LOS ANGELES – The television marketplace is being transformed with the growth of streaming services and the promise of addressable advertising on national networks. Audience targeting will be more granular, helping brands to improve the return on investment (ROI) from their media spending.
“Marketers have clearly voted with their wallets by showing where they put new dollars that when you have identity-underpinned targeting and opportunities, there’s a better ROI,” Matt Spiegel, executive vice president of marketing solutions and head of media vertical at TransUnion, said in this conversation with consultant Zach Rodgers at the Beet Retreat.
Advancements in technology are giving more tools to harness data for ad targeting on a broader range of inventory, rather than remnant time bought at a discount.
“It is the digitization of this industry that allows for this conversation to now apply broadly,” Spiegel said. “Good news: We’re now having a conversation not as a mechanism to monetize otherwise unvalued inventory. We’re having a conversation about the fact that precision and addressability leads to better ROI.”
Television has the power to deliver advertising with more emotional impact with sight, sound and motion, which is a significant advantage over most digital display ads.
“We’re still seeing some of the same challenges that we were talking about a decade ago,” Spiegel said. “I was always curious to why we would separate the notion of data being good for one type of investment but not for another, but a decade ago, those capabilities didn’t exist for what was the big-dollar, mass TV ecosystem.”
Avoiding Programmatic Mistakes
One of the key issues for the evolving market for the video ad market is whether brands will seek to chase audiences wherever they can find them. This characteristic of the programmatic market had many pitfalls, such the appearance of ads among objectionable content and proliferation of fraudulent websites.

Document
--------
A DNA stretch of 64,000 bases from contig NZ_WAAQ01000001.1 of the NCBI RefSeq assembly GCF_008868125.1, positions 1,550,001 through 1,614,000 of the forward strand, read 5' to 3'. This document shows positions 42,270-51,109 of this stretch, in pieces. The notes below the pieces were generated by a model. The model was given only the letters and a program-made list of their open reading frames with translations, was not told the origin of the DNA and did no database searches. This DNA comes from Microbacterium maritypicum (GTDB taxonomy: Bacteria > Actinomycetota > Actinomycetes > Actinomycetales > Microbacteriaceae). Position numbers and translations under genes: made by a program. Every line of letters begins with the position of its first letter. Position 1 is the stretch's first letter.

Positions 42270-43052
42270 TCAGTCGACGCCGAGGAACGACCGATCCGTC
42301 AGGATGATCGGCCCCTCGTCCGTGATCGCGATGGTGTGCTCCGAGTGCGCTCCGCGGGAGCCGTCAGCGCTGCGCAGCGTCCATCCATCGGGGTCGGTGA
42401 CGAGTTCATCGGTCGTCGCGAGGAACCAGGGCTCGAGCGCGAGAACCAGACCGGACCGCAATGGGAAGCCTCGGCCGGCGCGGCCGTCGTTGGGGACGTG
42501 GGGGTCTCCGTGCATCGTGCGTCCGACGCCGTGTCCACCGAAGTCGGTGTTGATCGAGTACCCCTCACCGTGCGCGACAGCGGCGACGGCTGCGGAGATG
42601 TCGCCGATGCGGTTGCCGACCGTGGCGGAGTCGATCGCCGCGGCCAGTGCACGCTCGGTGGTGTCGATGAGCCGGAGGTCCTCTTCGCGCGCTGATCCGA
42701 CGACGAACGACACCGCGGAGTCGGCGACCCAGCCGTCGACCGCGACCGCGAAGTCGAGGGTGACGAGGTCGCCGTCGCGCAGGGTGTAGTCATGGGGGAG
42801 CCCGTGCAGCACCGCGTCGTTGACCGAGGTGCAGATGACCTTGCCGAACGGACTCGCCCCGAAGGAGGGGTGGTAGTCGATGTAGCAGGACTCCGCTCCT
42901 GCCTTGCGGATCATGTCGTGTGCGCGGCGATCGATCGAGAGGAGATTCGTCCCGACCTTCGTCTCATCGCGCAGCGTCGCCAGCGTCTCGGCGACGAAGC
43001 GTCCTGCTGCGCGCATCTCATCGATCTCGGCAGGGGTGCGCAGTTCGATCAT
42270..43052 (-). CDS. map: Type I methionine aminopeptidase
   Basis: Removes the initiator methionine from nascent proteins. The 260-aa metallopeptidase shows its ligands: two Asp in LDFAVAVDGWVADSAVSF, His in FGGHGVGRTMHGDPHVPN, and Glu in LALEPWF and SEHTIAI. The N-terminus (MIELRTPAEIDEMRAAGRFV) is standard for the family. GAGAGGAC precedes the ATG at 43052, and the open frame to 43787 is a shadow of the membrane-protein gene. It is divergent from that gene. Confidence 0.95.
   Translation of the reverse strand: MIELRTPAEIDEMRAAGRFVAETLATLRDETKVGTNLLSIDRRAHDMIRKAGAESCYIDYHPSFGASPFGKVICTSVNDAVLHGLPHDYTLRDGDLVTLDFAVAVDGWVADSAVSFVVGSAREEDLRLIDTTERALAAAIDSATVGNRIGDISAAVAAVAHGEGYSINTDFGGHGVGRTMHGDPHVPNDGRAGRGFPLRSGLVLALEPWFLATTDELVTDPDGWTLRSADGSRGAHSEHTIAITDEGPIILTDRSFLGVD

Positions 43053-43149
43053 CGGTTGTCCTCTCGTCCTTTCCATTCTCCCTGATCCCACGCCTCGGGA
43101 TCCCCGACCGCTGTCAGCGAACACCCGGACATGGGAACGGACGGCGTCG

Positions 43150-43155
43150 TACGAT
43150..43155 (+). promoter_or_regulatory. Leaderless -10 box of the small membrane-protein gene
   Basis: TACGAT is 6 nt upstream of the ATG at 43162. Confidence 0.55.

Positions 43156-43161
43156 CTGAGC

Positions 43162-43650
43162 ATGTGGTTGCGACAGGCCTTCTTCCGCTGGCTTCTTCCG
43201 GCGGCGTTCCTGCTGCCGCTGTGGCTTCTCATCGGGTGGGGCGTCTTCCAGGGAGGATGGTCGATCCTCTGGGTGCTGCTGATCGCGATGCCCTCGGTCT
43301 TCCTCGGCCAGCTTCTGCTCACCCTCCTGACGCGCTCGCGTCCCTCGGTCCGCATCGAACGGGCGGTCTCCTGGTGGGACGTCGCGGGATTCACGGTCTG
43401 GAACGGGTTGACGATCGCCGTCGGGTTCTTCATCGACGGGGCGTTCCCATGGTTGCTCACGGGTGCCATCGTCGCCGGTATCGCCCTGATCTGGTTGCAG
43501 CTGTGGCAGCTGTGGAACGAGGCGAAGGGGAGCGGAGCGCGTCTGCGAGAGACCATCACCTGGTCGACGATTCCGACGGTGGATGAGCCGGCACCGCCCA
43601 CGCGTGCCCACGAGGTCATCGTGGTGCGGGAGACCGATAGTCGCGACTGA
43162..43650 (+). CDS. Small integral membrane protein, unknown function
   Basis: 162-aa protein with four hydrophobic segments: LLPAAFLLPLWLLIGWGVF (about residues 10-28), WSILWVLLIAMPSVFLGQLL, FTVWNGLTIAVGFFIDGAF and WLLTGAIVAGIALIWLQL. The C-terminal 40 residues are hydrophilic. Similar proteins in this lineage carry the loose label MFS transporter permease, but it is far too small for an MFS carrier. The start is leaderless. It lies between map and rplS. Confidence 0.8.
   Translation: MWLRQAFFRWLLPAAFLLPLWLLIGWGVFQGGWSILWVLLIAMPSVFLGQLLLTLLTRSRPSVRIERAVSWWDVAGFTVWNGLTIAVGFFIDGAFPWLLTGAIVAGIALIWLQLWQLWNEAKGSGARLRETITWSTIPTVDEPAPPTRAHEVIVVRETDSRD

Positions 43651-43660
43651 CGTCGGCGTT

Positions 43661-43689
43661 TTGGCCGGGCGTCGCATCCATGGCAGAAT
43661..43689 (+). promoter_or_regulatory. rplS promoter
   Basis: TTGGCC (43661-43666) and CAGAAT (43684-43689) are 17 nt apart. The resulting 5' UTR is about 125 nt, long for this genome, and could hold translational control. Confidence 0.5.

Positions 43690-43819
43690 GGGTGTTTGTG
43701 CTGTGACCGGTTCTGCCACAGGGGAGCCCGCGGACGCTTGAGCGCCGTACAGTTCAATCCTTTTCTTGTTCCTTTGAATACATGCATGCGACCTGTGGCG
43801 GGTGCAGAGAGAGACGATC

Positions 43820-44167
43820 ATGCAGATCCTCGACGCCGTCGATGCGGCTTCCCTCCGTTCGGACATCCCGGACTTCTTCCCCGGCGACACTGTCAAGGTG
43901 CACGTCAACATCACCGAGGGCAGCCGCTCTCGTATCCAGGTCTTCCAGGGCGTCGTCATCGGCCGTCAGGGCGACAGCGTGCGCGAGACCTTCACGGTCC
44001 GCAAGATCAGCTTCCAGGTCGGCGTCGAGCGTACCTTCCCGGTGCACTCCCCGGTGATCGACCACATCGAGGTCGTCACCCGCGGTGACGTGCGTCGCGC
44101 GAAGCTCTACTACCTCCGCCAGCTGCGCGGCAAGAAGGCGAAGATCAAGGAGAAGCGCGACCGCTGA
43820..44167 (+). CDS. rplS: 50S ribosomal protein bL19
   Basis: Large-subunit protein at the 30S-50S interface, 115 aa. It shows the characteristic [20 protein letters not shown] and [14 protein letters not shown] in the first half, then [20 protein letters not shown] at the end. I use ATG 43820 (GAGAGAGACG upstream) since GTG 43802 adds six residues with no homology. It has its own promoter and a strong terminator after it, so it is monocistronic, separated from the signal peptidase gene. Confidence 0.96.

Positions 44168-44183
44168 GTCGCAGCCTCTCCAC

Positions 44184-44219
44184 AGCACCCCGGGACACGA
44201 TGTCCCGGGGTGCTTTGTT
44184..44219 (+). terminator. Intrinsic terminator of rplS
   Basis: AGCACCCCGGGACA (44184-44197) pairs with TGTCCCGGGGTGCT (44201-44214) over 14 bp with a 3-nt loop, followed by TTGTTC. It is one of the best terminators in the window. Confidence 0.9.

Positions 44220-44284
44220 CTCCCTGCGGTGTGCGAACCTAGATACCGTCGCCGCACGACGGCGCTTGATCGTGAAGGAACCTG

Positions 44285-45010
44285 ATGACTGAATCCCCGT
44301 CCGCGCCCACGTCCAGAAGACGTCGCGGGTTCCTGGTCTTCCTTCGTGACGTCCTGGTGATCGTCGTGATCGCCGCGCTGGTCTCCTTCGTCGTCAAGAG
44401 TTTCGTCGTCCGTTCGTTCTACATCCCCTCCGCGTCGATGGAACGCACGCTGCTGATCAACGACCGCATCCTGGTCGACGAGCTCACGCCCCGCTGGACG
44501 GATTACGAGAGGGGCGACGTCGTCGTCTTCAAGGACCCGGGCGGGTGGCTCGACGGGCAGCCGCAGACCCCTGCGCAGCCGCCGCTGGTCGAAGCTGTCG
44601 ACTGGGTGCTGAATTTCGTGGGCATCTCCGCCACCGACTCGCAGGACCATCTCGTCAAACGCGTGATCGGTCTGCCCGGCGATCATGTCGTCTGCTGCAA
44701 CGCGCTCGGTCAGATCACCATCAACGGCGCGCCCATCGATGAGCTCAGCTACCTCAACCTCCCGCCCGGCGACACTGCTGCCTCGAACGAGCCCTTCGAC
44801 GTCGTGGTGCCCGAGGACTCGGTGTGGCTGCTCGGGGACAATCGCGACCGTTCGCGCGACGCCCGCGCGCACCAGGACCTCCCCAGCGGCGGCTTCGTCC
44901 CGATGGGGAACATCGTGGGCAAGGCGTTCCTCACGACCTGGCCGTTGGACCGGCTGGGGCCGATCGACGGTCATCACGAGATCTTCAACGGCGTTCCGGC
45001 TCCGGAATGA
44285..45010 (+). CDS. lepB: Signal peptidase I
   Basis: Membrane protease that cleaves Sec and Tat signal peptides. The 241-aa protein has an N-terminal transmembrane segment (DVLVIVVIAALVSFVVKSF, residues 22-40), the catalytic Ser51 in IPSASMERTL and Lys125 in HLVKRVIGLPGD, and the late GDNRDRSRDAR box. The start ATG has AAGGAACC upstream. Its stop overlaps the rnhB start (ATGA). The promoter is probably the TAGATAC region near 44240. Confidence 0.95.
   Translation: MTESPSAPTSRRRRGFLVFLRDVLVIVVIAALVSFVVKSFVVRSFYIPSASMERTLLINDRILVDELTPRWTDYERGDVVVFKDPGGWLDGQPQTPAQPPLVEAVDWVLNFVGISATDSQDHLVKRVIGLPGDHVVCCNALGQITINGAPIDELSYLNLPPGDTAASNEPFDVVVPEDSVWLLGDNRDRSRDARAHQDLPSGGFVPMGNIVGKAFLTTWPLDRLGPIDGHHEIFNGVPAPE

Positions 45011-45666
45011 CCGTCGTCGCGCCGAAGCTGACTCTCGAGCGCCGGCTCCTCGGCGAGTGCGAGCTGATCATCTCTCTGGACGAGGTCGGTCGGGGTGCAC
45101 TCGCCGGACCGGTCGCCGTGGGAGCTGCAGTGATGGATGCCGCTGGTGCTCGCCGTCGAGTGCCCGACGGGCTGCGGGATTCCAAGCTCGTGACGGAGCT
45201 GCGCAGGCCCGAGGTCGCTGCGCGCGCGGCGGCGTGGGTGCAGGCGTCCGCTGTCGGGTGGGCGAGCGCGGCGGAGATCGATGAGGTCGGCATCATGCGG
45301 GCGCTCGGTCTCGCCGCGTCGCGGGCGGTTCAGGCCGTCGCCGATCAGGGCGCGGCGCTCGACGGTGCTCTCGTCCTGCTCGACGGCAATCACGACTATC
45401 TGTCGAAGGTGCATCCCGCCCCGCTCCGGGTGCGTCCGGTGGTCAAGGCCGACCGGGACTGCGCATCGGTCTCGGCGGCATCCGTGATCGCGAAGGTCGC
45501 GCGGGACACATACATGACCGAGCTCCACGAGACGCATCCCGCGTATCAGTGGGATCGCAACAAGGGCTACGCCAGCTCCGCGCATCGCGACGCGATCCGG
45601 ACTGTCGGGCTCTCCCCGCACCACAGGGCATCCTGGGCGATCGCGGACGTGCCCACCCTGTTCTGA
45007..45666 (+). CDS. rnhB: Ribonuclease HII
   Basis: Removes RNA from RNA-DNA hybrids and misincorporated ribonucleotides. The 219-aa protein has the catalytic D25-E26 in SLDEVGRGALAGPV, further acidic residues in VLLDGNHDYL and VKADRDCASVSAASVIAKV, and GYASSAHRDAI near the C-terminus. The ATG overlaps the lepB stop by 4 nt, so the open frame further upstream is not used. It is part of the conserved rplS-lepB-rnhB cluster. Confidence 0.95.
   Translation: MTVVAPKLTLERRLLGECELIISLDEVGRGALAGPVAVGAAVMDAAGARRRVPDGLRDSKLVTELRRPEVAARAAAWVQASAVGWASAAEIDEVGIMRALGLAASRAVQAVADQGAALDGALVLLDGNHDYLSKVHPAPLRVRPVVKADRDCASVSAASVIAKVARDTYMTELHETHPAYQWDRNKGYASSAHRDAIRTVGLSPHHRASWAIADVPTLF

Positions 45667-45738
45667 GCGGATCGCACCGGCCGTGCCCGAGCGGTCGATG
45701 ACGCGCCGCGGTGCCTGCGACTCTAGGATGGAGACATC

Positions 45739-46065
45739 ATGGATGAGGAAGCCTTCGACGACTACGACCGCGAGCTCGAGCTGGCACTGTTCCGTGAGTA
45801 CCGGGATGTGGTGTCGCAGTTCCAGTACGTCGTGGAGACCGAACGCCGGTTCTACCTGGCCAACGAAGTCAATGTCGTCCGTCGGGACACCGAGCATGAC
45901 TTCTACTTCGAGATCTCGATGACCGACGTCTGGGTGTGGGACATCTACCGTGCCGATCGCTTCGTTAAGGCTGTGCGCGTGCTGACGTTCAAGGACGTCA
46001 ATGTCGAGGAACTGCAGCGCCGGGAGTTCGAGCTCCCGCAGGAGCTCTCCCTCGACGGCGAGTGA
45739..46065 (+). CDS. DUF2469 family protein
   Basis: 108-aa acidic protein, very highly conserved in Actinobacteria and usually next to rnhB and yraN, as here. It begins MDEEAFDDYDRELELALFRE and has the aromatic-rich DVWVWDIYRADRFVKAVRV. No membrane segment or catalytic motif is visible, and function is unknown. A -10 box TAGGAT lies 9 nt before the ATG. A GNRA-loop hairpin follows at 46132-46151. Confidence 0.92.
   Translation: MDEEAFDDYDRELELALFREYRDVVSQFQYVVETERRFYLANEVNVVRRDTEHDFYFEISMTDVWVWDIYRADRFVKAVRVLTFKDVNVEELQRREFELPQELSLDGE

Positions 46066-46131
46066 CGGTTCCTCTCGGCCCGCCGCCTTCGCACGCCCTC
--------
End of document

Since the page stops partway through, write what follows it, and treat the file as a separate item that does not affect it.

“We have the potential for the same mistakes,” Spiegel said. “The good news about the TV ecosystem — certainly from the head of it — there’s much less concern about fraud.”
The development of identifiers that help advertisers to determine whether they’re getting deduplicated reach will make a big difference.
“The reality in the programmatic world of display, we weren’t dealing actually with identity. It was browser-based cookie sessions,” Spiegel said. “The fact that we’re talking about real identity changes the game of how this all works.”
The future of identity resolution among households, devices and people will become more based on biometric signals.
“It’s only a matter of time before we’re talking about voice as an identity signal that matters,” Spiegel said.
Avoiding the ‘Tech Tax’
Another key concern is that multiple intermediaries in the marketplace will all collect their fees, reducing the amount of ad spending that actually reaches a publisher, broadcaster or other kind of video content provider.
“There is a major risk that what we’re going to do is have a ton of individual tech components all around the same goal, and you’re going to be worried about all the costs that you’re including in the system,” Spiegel said. “It’s going to be make it really hard for this thing to scale.”
‘Micro-Segmentation at Scale’
The media market can have dynamic ad insertion that’s separate from biddable inventory, Spiegel said, adding, “I do think the TV ecosystem was never headed to a world of high level of biddability.”
Marketers can achieve effective targeting on mass media even if they’re not having one-to-one conversations with every individual.
“Practically speaking, we’re not going after one-to-one marketing at scale,” Spiegel said. “We’re going after micro-segmentation at scale. That can be effectively done at a household level. That can be done with clusters that matter.”
You are watching coverage from Beet Retreat Santa Monica 2021, presented by FreeWheel, IRIS.TV, Samba TV, TransUnion & Warner Music Group. For more videos, please visit this page.